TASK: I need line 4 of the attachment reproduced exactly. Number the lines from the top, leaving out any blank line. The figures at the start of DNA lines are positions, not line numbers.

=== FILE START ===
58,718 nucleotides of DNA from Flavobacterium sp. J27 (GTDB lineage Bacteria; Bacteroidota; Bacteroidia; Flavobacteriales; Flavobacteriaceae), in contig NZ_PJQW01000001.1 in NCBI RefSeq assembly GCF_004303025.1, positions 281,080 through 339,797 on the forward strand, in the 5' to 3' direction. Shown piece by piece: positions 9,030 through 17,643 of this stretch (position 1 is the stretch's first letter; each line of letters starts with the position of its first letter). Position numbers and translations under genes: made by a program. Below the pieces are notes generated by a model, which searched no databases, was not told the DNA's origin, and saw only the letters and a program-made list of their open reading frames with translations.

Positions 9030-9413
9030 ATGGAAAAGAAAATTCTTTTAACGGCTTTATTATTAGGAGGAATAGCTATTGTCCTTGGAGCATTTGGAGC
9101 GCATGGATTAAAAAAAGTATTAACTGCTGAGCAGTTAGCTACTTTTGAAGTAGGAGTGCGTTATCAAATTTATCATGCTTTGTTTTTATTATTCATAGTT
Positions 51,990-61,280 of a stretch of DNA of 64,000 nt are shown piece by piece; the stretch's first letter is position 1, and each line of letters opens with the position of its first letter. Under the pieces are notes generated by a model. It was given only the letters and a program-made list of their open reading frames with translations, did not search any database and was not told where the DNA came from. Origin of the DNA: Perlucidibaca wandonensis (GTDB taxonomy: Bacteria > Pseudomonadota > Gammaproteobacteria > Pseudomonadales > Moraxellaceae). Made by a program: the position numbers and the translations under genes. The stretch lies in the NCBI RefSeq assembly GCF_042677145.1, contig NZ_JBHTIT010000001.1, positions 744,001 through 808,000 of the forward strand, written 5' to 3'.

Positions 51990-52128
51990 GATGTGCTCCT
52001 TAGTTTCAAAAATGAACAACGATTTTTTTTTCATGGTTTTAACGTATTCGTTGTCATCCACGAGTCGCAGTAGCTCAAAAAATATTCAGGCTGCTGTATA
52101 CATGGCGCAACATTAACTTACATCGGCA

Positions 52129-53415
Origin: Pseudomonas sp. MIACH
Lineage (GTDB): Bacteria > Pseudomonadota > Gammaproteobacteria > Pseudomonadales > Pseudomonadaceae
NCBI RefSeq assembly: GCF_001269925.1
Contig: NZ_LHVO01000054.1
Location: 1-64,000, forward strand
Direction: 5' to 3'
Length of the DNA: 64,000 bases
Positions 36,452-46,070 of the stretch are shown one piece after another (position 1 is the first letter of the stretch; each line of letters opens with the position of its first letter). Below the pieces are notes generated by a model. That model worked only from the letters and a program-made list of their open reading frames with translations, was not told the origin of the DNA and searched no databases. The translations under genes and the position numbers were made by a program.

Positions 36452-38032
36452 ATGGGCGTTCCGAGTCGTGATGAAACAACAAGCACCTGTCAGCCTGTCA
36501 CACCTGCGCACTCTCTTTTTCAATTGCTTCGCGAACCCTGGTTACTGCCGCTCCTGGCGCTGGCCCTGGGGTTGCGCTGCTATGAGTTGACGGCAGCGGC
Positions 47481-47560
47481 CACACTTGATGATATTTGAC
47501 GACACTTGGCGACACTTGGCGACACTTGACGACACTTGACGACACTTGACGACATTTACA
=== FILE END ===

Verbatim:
9101 GCATGGATTAAAAAAAGTATTAACTGCTGAGCAGTTAGCTACTTTTGAAGTAGGAGTGCGTTATCAAATTTATCATGCTTTGTTTTTATTATTCATAGTT